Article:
Verve (Acoustic Sounds Series)
180 Gram Vinyl Record
|No. of Discs:||2|
Acoustic Sounds Series reissues from Verve/Universal Music Enterprises!
Monthly releases highlighting the world's most historic and best jazz records!
Mastered by Ryan K. Smith at Sterling Sound from the original analog tapes
180-gram LPs pressed at Quality Record Pressings!
Stoughton Printing gatefold old-style tip-on jackets
Series supervised by Chad Kassem CEO of Acoustic Sounds
Click to see the Acoustic Sounds Series
"This new reissue of Ella And Louis Again is a much-needed solution for audiophile-leaning jazz fans the world over. If you’ve ever gone looking for original pressings of this record, you know that it is hard to find in any condition. ... The two 'Ella And Louis Again' LPs in the set I’m reviewing here are thick, dark, quiet, and, most importantly (for me, at least), well-centered. Ryan K. Smith’s disc mastering is once again excellent, delivering a clean and punchy vinyl playback experience while sounding true to the release’s era." — Music = 10/11; Sound = 9/11 - Mark Smotroff, AnalogPlanet.com. To read Smotroff's full review, click here.
Producer Norman Granz had a stroke of genius when he signed the jazz greats Ella Fitzgerald and Louis Armstrong to his Verve label. The duo that critics have called "A match made in heaven," take to the microphone here for a repeat on Ella And Louis Again, the sequel to 1956's acclaimed Ella and Louis. Ella's voice — radiant, warm, sweet as honey, and Louis' gritty, gravelly, croon formed a sound rife with commercial success.
The sequel album was backed by the Oscar Peterson trio, with Louie Bellson replacing Buddy Rich on the drums. The 10-track album had seven tracks with solo singing and three duet tracks. Ella and Louis Again stood out from their first album and subsequent album Porgy and Bess. It focused more on the artist's voices rather than Louis' trumpet solos on Ella and Louis and didn't have a big band like the one featured in Porgy and Bess. This focus truly brought the voices of the two icons center stage, where they were able to perform in perfect black and white contrast. The Oscar Peterson trio did not go unnoticed, however. They were mentioned as a "solid rhythm section" by Alex Henderson at AllMusic.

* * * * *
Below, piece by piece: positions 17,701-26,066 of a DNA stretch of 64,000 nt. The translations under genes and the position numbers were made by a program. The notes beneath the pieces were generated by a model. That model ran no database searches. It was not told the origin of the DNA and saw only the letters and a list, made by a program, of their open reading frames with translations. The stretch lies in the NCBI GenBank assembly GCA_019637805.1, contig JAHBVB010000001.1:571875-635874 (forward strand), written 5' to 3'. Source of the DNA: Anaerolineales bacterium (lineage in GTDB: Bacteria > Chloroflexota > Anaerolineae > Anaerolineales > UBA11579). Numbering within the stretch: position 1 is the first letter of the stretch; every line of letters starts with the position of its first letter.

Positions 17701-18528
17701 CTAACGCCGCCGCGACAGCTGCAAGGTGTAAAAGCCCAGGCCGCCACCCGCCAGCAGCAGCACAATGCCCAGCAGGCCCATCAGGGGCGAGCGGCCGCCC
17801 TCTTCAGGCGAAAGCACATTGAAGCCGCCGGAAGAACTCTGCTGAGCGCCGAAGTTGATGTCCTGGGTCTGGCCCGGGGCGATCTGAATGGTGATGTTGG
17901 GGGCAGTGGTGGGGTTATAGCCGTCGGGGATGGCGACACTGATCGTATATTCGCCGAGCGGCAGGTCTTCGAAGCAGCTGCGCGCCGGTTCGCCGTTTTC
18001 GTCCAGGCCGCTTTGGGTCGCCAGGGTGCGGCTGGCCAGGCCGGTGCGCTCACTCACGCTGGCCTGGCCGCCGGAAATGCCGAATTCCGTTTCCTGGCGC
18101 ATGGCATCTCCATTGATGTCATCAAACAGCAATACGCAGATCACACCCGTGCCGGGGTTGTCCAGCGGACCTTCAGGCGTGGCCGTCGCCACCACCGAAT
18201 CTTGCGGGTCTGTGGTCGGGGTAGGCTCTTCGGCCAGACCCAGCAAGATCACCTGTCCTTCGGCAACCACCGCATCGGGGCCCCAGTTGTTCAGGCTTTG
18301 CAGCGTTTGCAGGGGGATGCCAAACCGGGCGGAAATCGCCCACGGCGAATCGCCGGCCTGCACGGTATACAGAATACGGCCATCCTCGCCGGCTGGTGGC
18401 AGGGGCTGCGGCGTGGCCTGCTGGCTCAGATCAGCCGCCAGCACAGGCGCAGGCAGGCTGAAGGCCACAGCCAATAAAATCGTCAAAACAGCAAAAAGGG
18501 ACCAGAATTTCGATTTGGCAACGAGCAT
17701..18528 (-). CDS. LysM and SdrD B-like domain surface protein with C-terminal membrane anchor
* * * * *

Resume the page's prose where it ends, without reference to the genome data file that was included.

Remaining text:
Ella and Louis Again will rein down in history as being an important piece to what could be considered the most iconic jazz trilogy of all time.
Originally released in 1957.
Louis Armstrong, trumpet, vocals
Ella Fitzgerald, vocals
Louie Bellson, drums
Ray Brown, bass
Herb Ellis, guitar
Oscar Peterson, piano
Ratings from Mark Smotroff @ AnalogPlanet.com
|1. Don't Be That Way|
|2. Makin' Whoopee|
|3. They All Laughed|
|4. Comes Love|
|5. Autumn In New York|
|1. Let's Do It (Let's Fall In Love)|
|2. Stompin' At The Savoy|
|3. I Won't Dance|
|4. Gee, Baby, Ain't I Good To You?|
|1. Let's Call The Whole Thing Off|
|2. These Foolish Things (Remind Me Of You)|
|3. I've Got My Love To Keep Me Warm|
|4. Willow Weep For Me|
|5. I'm Puttin' All My Eggs In One Basket|
|1. A Fine Romance|
|2. Ill Wind|
|3. Love Is Here To Stay|
|4. I Get A Kick Out Of You|
|5. Learnin' The Blues|
(5.00 Stars) 2 person(s) rated this product.
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